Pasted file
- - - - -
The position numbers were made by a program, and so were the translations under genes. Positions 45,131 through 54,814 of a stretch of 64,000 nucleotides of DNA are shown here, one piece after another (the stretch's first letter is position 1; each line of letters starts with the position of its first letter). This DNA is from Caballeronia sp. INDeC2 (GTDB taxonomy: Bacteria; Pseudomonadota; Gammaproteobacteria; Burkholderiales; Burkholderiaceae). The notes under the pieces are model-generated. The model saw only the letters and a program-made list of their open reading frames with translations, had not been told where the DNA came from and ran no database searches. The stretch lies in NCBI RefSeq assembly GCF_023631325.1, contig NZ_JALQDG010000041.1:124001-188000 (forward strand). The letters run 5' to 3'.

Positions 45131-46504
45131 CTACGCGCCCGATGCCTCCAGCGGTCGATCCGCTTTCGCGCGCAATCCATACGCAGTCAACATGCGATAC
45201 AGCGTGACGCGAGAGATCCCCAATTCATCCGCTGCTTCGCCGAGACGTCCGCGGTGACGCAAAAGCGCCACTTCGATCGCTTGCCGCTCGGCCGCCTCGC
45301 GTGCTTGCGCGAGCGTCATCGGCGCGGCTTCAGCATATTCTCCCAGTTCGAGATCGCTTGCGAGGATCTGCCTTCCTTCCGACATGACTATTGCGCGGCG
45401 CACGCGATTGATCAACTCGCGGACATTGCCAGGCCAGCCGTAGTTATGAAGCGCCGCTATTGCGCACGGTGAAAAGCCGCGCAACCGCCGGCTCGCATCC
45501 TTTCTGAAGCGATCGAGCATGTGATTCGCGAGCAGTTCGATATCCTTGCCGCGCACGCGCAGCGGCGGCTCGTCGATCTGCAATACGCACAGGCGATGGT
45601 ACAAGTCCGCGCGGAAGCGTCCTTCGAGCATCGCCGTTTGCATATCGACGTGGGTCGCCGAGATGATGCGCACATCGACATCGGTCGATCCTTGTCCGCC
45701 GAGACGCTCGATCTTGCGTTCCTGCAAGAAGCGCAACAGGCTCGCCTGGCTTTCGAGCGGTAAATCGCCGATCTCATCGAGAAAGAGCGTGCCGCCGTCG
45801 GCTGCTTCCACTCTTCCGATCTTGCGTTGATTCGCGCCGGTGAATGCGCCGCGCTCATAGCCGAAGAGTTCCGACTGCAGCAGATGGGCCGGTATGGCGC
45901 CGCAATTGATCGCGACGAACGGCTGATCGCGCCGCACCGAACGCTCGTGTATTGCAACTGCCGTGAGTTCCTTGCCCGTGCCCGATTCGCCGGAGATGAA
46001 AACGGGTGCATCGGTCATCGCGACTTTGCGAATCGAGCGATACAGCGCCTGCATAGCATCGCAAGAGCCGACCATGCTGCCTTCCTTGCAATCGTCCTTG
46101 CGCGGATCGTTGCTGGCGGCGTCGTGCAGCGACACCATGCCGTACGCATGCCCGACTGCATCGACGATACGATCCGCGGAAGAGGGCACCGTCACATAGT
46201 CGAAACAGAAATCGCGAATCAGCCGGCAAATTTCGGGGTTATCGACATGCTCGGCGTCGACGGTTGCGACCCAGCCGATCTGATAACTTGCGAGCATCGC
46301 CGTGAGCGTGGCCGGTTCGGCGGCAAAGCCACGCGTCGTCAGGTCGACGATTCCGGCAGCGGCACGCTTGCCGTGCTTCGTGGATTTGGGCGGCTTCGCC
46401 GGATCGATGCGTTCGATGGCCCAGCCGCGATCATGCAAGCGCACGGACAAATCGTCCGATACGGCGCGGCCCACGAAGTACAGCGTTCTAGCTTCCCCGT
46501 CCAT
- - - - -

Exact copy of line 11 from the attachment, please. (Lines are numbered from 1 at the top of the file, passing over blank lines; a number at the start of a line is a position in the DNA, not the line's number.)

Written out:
45901 CGCAATTGATCGCGACGAACGGCTGATCGCGCCGCACCGAACGCTCGTGTATTGCAACTGCCGTGAGTTCCTTGCCCGTGCCCGATTCGCCGGAGATGAA